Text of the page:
While my first G.I. Joe figure was Breaker and my earliest memories of the line were playing with my younger brother's Clutch figure, the reality is that I am a Joe collector today because of one figure and one figure alone: Airborne. In the late, post "Return of the Jedi" summer of 1983, I was captivated by the Airborne figure. The swivel arm battle grip opened up a huge new realm of play possibilities. Plus, the figure and his accessories were nothing short of spectacular. Airborne piqued my curiosity and I found the entire slate of 1983 Joes to be so much more entertaining than the Star Wars figures that had dominated my play patterns from May through June. With that new notion in hand, I've embarked on a 30+ year collecting odyssey with Joes.
Condor was released in Argentina by the Plastirama toy company at some point in the late 1980's. He is very similar to the American Airborne figure. The primary differences are the much brighter blue of the Plastirama release that also covers the figure's collar and the dark, olive colored helmet. Aside from those differences, the figures are the same and accomplish the same visual tasks. This is in line with the majority of foreign releases with the drastic repaints/amalgamations being the exception. As such, the value of Condor is the same as Airborne: it's just a slightly different look for him. Condor works fine in the Dragonfly, HQ or on his own. But, given the preference, I'd go with the Hasbro figure due to the softer blue colors and general higher quality.
In the summer of 1983, my younger brother got an Airborne figure. I hadn't paid much attention to Joe since the first "Return of the Jedi" figures appeared at retail in late spring. I spent the early summer of 1983 hunting down each and every new figure in the Kenner Star Wars line and was enthralled by the new removable helmets and updated cloth goods that were included with many figures. I had completed the run of Jedi figures as the summer came to a close. With the story from the saga pretty well wrapped up, I was hard pressed to find major adventures for many of my new toys. So, I grabbed my brother's Airborne figure and had him stow away on the Millennium Falcon where he was carted off to battle some space aliens. It was in the course of this play that Airborne's gear grabbed me. The greater posability was a nice plus. But, when coupled with the bayoneted rifle, it opened up a new world. From that day, Joe replaced Star Wars as my toy of choice. The reason I'm a collector today is due to the grip that the first Airborne figure placed over me.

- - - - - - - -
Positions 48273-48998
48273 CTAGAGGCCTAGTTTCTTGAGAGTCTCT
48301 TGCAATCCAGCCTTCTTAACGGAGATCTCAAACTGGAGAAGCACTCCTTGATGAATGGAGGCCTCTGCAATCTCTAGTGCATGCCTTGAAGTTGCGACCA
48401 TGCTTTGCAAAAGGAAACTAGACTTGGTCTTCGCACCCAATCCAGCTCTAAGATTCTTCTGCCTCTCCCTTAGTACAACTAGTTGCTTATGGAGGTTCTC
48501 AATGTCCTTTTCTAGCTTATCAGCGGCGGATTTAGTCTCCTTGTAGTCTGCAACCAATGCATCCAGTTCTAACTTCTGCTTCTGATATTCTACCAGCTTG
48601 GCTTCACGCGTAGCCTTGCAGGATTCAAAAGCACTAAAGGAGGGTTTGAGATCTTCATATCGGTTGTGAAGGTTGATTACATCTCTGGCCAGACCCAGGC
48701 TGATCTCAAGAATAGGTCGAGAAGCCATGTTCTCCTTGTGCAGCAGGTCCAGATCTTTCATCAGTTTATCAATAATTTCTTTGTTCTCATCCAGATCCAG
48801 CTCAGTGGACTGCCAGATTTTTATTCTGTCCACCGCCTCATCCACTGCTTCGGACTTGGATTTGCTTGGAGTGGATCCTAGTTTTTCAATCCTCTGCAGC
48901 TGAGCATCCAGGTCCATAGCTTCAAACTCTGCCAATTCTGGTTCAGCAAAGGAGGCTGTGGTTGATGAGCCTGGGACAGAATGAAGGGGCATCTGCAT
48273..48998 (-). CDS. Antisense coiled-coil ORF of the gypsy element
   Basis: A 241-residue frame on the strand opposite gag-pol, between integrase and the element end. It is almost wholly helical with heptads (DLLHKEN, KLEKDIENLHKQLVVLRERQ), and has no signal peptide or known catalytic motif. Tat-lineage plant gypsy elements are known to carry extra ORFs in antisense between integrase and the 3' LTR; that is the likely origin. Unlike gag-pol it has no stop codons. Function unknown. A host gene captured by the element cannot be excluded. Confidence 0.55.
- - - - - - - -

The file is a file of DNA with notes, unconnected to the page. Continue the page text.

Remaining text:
Having a chance to get some Airborne variants was a nice way to revisit those memories. I've long said that the appeal of foreign Joes to me is that they allow to find my favorite figures all over again. Condor gave me that chance with Airborne. But, truth be told, Condor doesn't quite capture the magic that other foreign repaints have. It's likely a function of the fact that the carded version I opened was missing a paint application on the figure's knee and the insignia on his arm is blotted out. These were factory defects and likely sullied my take on Condor. At some point, I'd like to get a new version that's painted better. Maybe that will be the catalyst for the nostalgic influx I'm searching for.
Plastirama figure quality is all over the board. It's possible to get a very high quality figure that is nearly on par with Hasbro released. It's more common, though, to get figures with bad paint, questionable joints and overall fragility. Much of this is likely attributable to the poor storage conditions of the source of most of the Plastirama figures available in the U.S. So, even if you open a carded figure, it's likely that the quality won't be there. For display, this isn't as much an issue. But, taking the figure in and out of vehicles or constantly swapping out his accessories may result in significant damage. If you look at my sample figure, the missing paint application on his knee and the smeared arm insignia were factory issues straight off the card. So, even buying carded figures is no guarantee that you'll get a high quality specimen.
After the Airborne was used in the U.S. for both the original figure and some versions of the Steel Brigade, the mold became a South American staple. Condor was released in both Argentina and Brazil, though with slight differences between the figures depending upon their Plastirama or Estrela manufacturing heritage. (The Estrela figure also featured unique card art that is well worth acquiring.) Estrela would also color the figure in Python Patrol colors and switch the mold's allegiance when they released him as the highly popular Gatilho figure. From there, though, the mold died. It's unlikely that it left Brazil so Hasbro never had the chance to offer the mold again during the repaint era. It's unfortunate as the mold lends itself to solid repaint possibilities. But, that was not to be.
There was a time when a collector could have bought all the carded Condor figures he wanted for under $10 each. There were even dealers who sold them in lots of 10 or 20 figures for substantially less than that. But, those days are gone. But, that doesn't mean this figure is expensive. While you don't see Condor with the frequency you did just a few years ago, they are still plentiful. Loose figures can be purchased for under $10 and carded figures can still be found for well under $15 with a little patience. It's definitely worth that price to pick up a Condor. But, his value to a collector is as something different and I would recommend the American Airborne as the lone representative of his character if you wish to reduce your collecting footprint.